by Peter Rolfe, Sunday Herald Sun
Victorians who have endured health problems from a nearby wind farm have been gagged from talking in return for the sale of their land.
Spanish multinational energy company Acciona has been quietly buying farms adjacent to its site at Waubra, near Ballarat, as an increasing number of residents in the tight-knit community complain of the ill-effects of living near turbines.
Since the wind farm started operating in July 2009, about 11 houses in the area have been vacated by people complaining of noise problems.
Acciona has bought at least another seven houses, the purchase of two of which appear to have been prompted by the new State Government’s threat to shut down the farm unless noise and permit conditions were met.
Locals in the tiny town of 700, 35km northwest of Ballarat, say the sales took place on the proviso landowners would not talk about the price of the purchase or negative health effects they blame on the wind farm.
Residents who refuse to move have accused the company of trying to buy their way out of trouble.
Noel Deans moved from Waubra to Ballarat 18 months ago because he could no longer stand headaches, tinnitus and poor health he believes are caused by high-frequency vibrations from turbines.
“The word is they’re buying everyone out and buying some of the other properties nearby just to hush them up,” he said.
“They know that we can’t fight them. We can’t win.
“They make you suffer so that you just want to get out of there. They know that it gets to you emotionally and physically.”
Mr Deans refuses to sell his property because he does not want future generations to suffer like his family. He only returns to the farm when he has to — about once a fortnight — and says every time he does he gets head pain within five minutes that takes up to 10 days to go away.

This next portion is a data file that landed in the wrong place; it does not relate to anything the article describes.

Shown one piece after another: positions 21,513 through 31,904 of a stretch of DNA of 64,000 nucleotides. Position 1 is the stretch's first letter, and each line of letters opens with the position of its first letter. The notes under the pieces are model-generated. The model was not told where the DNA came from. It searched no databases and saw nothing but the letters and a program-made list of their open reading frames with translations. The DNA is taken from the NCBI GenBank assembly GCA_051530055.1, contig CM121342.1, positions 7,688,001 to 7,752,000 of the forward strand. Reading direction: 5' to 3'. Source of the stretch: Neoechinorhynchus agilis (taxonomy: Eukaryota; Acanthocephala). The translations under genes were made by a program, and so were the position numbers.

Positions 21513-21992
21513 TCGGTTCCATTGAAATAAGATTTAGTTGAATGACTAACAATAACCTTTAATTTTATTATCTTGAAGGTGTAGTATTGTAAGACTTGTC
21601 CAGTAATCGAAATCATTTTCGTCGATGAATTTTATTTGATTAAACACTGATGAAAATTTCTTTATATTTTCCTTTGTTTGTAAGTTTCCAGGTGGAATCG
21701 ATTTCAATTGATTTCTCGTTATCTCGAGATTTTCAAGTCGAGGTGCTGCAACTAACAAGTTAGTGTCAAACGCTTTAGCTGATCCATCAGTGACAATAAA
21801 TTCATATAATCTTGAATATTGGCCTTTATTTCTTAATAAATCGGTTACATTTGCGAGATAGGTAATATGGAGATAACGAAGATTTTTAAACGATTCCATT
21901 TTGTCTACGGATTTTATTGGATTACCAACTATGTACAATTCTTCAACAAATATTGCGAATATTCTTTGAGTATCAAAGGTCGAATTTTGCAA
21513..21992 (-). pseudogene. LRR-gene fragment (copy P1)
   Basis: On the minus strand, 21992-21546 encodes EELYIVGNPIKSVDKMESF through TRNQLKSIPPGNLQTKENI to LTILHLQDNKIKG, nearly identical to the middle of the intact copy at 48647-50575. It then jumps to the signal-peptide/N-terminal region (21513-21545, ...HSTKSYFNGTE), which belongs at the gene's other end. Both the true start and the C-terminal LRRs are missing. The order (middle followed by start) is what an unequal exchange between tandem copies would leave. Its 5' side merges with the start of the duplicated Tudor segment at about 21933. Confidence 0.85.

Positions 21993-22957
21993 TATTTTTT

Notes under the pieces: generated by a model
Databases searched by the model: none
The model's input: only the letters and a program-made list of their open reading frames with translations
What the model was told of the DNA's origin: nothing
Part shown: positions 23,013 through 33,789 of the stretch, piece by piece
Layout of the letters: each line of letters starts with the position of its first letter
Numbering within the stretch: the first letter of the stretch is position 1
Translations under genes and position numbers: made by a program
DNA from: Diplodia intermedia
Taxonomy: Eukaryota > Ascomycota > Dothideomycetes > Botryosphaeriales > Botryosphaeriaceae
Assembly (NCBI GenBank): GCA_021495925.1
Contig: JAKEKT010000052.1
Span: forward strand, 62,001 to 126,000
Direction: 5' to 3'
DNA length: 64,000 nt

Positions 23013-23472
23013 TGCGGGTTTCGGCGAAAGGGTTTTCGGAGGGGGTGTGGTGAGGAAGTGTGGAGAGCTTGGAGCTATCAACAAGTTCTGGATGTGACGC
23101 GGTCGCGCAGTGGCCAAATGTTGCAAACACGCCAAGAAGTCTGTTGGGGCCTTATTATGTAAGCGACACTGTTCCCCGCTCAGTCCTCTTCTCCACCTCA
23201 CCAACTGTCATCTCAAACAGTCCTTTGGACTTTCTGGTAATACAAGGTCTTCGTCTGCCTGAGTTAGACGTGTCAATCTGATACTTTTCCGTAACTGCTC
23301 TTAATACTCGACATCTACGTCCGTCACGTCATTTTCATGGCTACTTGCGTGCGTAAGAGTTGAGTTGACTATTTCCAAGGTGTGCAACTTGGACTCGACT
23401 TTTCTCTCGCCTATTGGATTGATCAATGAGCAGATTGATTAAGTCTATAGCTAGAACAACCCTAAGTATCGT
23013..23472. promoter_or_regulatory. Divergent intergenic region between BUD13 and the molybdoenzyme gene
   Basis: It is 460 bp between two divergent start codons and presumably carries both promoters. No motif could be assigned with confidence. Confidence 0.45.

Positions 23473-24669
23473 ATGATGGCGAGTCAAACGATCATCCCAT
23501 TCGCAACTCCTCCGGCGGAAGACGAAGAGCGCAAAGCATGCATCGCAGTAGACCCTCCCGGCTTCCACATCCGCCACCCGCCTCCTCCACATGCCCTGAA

Doctors’ certificates seen by the Sunday Herald Sun back his claims.
“Once (the vibrations) get inside the house it bounces off the walls and makes you feel sick,” Mr Dean said. “If you’re exposed to it outside it goes into your inner ear and affects your balance. It’s put tinnitus in my ears which stops me sleeping.”
He has met the company to discuss his concerns, but said they would only take statements, not answer his questions.
“I said ‘I don’t want you to buy me out. I want you to fix the problem’,” he said. “It’s hell on Earth living out there. That’s what it is.
“And there’s nothing we can do about it. It’s a bloody terrible thing.
“It’s knocked us around. We’re in limbo. We’ve lost two years of our life and we don’t know where it will end. I’ve put nearly 40 years into that place. It’s prime property that I was going to pass down to my son. What am I going to do? I can’t work there without being ill.”
Former National Trust chairman Randall Bell, now president of Victorian Landscape Guardians, said wind farm companies had a reputation for pulling out their chequebooks to make a problem go away.
“What they do is make people sign gag agreements which dictate that they can’t speak about the sales or their health,” he said.
“It’s a way of shutting people up.”
Acciona generation director Brett Wickham said there was no proof wind farms affected people’s health, and the plant, which employed about 70 people, was generally well accepted.
He said the most recent two houses bought by Acciona were purchased in September and October last year, when noise levels detected on the property were in breach of the company’s planning permit.
And he said confidentiality contracts used by the company were “standard practice for the industry”.
“Most of the landowners have actually sought confidentiality agreements as well,” he said.
“They are what they are.”
But Karl Stepnell, who moved his wife and three children out of Waubra after sleepless nights, heart palpitations, ear pressure and nausea that began when the turbines started turning, disagreed.
“They have bought a lot more houses than seven. There are empty houses all over the place,” he said.
“We’re all for green energy, but there have to be more conditions on what the wind companies can do.”
Planning Minister Matthew Guy, who has the power to shut down the wind farm if it does not comply with its permit, said the Government was watching closely to ensure that wind farm operators played by the rules.
“If they are not complying with their planning permit, I would close it down,” he said.
“Just as someone who doesn’t comply with a building permit or doesn’t pay a parking fine would be in trouble, so will they.”
A Senate inquiry into the possible adverse impacts of wind farms will be held later this year.